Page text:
I’m re-quoting that passage, Colline because it beautifully captures the essence of what I believe modern warfare is really about…who is right and who is most powerful. It is as though we have lost all humanity when we do not see the ‘enemy’ as a human being as we see ourselves. Perhaps the only way to make war is to be inhumane. If compassion were to dwell within the hearts of soldiers towards the ‘enemy’ they would be reluctant to eradicate the enemy and perhaps more likely to die at the hands of the enemy.

        Let’s end war. Let’s not put another soldier in the position of having to develop inhumane pretenses to save him/herself. This is why peace would be a preferable option. World peace, a struggle to understand and empathize with others and a levelling of power so that one country is not aiming to be the most powerful and destructive. Rather than one country aiming to be the most powerful destroyer, it could aim to be the most powerful humanitarian leader, leading the entire planet towards harmony and abundance for all.

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        1. A beautiful sentiment Darlene. How I wish it could come to fruition. My cynical side tells me, however, that this will not happen until people as a whole begin to think of others instead of themselves.

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  2. Good post! And such an important quality in our lives that’s sadly missing or only visible in very small quantities. The comparison to the word “compassionate” is very apt! A smile or hug, a brief touch on the arm, a moment to stop and listen – how wonderful would it be if more people would be willing to share this with others!

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    1. I agree. I would make our world a better place – and the day to day lives of some so much better. And it does not take much to help a person cross the street, or listen to a lonely person on the bus, or even smile in understanding at a mother struggling with a crying child.

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  3. I suppose mercy is an unpopular concept because it is taken as being ready, willing and able to bash someone but not doing so. I imagine it is theorised that one shouldn’t be ready, willing and able to bash them in the first place, so there is no need to show mercy. πŸ™‚

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  4. A beautiful, inspiring post. Jesus is indeed the perfect example of generous love, forgiveness, of mercy. We live in a world full of hate and bitterness. Man’s pride became his curse but when we open our hearts for mercy, one day at a time, a new hope for a better, kinder world is born.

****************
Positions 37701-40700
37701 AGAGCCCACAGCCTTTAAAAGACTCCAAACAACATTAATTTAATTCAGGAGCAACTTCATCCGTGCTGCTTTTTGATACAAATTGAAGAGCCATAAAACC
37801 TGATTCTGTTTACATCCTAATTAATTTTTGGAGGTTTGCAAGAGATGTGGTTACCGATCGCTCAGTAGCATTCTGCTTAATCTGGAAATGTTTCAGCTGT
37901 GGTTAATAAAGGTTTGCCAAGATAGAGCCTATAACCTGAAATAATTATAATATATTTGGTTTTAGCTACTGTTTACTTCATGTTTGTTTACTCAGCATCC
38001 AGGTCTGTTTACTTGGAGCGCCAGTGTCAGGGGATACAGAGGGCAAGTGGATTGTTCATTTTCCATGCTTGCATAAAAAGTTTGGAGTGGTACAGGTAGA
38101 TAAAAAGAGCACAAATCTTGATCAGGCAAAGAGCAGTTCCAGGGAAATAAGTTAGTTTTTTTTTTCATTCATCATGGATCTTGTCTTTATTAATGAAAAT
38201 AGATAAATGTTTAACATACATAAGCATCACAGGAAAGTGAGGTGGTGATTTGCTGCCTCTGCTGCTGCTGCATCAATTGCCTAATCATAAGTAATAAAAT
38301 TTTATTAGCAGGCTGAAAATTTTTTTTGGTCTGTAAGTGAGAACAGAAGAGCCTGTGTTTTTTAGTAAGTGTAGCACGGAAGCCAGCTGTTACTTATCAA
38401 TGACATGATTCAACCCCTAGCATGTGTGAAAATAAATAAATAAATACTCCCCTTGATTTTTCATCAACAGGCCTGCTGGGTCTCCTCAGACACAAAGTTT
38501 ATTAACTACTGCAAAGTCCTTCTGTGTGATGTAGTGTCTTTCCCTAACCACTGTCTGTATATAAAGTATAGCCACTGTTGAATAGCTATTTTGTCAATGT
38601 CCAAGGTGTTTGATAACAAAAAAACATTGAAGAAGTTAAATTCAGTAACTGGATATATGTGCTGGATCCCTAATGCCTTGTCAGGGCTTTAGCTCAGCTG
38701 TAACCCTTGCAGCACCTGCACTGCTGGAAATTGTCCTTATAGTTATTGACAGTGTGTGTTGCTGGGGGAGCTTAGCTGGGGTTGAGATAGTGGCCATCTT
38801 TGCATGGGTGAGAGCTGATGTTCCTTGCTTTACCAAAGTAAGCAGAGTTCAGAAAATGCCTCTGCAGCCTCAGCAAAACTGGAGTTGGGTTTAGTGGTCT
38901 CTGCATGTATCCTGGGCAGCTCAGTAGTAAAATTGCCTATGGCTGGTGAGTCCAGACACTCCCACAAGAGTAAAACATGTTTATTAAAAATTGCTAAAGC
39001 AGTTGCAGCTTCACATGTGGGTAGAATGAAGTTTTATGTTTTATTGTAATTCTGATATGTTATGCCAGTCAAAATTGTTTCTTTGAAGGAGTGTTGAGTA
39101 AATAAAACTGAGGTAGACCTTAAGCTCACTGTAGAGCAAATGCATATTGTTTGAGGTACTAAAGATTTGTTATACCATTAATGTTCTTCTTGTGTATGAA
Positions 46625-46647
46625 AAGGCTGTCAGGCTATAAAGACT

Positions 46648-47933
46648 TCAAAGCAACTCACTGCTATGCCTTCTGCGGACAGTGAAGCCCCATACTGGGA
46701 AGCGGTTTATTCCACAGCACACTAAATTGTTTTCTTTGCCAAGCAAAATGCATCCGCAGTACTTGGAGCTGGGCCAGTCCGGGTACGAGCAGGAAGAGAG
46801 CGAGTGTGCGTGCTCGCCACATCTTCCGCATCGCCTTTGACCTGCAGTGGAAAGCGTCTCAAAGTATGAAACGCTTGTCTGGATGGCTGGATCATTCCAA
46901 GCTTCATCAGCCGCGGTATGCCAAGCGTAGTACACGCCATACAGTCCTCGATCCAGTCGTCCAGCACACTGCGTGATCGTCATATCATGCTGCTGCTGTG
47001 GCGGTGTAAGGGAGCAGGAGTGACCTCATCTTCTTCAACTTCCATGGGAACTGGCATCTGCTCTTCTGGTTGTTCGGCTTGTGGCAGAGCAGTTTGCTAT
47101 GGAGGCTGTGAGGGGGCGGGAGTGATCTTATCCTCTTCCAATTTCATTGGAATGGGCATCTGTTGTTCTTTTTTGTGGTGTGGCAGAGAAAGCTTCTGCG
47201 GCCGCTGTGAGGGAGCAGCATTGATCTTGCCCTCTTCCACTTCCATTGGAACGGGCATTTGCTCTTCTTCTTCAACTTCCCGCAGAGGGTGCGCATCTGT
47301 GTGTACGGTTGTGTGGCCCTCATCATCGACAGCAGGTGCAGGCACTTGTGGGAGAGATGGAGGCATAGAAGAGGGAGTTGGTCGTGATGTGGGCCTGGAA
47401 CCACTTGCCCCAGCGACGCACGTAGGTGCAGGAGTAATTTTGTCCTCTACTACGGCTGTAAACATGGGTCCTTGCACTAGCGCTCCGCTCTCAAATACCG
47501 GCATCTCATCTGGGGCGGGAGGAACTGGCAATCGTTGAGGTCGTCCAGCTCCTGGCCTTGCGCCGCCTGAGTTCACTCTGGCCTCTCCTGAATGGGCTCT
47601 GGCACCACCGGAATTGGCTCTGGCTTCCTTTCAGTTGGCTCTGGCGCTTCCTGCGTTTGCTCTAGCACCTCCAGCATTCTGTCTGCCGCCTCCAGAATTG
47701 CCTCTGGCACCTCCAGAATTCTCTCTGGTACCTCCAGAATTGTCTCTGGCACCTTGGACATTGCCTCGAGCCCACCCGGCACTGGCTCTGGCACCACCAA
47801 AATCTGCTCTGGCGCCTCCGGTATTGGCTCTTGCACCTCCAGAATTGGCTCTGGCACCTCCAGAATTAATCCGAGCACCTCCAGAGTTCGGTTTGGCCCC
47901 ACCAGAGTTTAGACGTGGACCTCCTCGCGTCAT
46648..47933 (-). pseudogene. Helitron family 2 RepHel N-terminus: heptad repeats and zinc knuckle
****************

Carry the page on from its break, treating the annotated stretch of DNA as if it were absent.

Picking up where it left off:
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  5. For me the word does imply that one person is in a position of power over another, perhaps because of its association with war and conflict, whereas compassion and forgiveness seem more equal, or more mutual.

    Anyway, I certainly agree that there’s a need for more of these qualities all around. Thanks for your thought-provoking post. It reminded me of Stephanie Dowrick’s book ‘Forgiveness and other Acts of Love, which reflects on ‘virtues’ such as generosity, tolerance and forgiveness, and how these can transform our relationships with one another.

    Having just come through a particularly nasty election campaign in Australia, I deeply appreciate the need for more people to observe these ways of being.

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    1. Political campaigns do seem to bring out the less forgiving side of a person as much of what is said is the antithesis of compassion and forgiveness.
      Dorwick’s book sounds interesting. I am intrigued by her focus on our personal relationships and how these can be changed by our adherence to certain qualities in our lives.

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      1. Yes, and her focus, as I recall, is about taking responsibility rather than seeking to blame or play victim. All sides of politics could learn a lot from her. But I guess vilification of your opponents wins more votes 😦

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  6. If we can show mercy to someone then we are in a better position than the person that needs it, and it means that the person depends on us for our forgiveness, assistance, humanity. Only hearts capable of love, can be forgiving.